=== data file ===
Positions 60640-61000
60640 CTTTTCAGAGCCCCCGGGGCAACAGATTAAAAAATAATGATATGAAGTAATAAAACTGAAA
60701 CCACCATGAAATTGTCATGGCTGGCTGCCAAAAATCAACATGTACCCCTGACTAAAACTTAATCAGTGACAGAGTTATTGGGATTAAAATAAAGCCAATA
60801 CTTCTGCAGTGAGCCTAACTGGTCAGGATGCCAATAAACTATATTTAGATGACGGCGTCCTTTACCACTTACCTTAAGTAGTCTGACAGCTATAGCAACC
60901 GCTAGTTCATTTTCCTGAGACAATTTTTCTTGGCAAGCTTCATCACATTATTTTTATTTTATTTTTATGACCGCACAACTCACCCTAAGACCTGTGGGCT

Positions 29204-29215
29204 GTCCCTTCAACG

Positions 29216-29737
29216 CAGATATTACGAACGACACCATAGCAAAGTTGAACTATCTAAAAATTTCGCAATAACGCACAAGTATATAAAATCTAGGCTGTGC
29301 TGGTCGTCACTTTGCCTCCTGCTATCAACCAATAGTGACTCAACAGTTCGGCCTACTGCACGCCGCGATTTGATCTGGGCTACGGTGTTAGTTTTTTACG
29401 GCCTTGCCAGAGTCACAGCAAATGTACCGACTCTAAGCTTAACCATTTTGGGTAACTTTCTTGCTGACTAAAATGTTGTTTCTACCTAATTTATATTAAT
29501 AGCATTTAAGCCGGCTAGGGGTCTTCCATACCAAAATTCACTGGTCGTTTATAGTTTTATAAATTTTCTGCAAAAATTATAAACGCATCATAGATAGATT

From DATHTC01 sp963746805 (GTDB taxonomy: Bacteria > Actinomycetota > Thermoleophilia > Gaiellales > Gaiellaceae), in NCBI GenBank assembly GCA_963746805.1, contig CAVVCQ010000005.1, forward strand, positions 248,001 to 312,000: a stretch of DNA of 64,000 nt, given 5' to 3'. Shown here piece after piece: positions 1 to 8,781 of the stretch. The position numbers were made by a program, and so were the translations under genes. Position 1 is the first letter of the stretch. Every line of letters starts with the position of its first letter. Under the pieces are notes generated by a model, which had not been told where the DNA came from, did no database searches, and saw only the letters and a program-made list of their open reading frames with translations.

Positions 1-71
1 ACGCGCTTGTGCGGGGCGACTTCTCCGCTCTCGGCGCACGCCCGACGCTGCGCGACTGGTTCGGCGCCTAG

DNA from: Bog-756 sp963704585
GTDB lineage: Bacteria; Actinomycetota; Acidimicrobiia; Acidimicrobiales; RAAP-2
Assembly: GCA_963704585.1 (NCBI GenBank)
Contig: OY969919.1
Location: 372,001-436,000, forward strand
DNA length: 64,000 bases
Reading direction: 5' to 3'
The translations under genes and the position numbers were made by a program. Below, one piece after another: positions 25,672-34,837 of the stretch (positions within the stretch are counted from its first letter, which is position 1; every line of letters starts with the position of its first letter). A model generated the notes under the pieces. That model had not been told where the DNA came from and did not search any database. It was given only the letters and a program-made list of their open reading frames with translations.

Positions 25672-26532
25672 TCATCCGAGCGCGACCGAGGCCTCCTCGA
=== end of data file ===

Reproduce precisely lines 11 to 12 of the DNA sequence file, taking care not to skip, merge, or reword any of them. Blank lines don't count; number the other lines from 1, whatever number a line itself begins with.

29401 GCCTTGCCAGAGTCACAGCAAATGTACCGACTCTAAGCTTAACCATTTTGGGTAACTTTCTTGCTGACTAAAATGTTGTTTCTACCTAATTTATATTAAT
29501 AGCATTTAAGCCGGCTAGGGGTCTTCCATACCAAAATTCACTGGTCGTTTATAGTTTTATAAATTTTCTGCAAAAATTATAAACGCATCATAGATAGATT